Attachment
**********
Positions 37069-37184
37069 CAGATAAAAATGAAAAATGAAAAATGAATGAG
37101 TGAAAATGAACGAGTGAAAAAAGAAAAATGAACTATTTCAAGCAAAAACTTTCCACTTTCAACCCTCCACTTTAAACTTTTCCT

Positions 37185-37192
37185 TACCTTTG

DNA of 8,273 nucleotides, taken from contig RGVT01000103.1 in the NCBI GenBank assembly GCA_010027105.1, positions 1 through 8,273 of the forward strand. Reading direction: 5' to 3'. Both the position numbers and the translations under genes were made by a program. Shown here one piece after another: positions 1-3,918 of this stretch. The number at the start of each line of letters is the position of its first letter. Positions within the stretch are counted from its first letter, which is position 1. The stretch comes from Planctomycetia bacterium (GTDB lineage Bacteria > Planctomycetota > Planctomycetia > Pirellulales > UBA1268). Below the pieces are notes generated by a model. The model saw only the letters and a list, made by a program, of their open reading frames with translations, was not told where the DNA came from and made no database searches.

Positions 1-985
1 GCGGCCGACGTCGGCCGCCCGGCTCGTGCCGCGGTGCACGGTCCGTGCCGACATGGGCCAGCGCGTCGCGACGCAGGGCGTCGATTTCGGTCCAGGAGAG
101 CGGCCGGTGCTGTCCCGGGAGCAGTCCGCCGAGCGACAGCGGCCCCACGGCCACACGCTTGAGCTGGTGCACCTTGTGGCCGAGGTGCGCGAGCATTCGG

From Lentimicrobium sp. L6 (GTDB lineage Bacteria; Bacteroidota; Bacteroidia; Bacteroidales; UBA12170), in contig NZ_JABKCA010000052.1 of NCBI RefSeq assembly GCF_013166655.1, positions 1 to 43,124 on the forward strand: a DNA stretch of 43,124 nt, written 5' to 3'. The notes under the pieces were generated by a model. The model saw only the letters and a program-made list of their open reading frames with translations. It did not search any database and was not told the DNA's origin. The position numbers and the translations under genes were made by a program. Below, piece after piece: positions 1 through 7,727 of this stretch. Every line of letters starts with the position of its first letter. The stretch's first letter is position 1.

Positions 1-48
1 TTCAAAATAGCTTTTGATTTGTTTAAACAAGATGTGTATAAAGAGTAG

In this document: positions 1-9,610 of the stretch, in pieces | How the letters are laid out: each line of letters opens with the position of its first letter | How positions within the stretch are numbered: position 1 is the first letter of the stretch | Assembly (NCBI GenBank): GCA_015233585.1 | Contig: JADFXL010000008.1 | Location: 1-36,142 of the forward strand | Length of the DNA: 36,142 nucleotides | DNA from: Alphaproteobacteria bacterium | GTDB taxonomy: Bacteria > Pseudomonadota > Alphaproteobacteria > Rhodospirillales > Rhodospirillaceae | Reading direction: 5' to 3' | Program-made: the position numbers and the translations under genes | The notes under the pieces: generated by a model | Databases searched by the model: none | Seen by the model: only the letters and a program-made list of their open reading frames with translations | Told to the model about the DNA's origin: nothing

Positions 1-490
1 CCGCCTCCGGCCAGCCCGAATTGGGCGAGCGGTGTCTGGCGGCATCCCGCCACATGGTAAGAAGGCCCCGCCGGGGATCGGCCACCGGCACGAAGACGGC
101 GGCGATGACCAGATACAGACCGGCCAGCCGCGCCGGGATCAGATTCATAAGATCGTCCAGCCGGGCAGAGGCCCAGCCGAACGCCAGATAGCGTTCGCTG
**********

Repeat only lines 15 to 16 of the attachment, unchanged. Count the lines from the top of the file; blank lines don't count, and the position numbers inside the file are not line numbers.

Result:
1 CCGCCTCCGGCCAGCCCGAATTGGGCGAGCGGTGTCTGGCGGCATCCCGCCACATGGTAAGAAGGCCCCGCCGGGGATCGGCCACCGGCACGAAGACGGC
101 GGCGATGACCAGATACAGACCGGCCAGCCGCGCCGGGATCAGATTCATAAGATCGTCCAGCCGGGCAGAGGCCCAGCCGAACGCCAGATAGCGTTCGCTG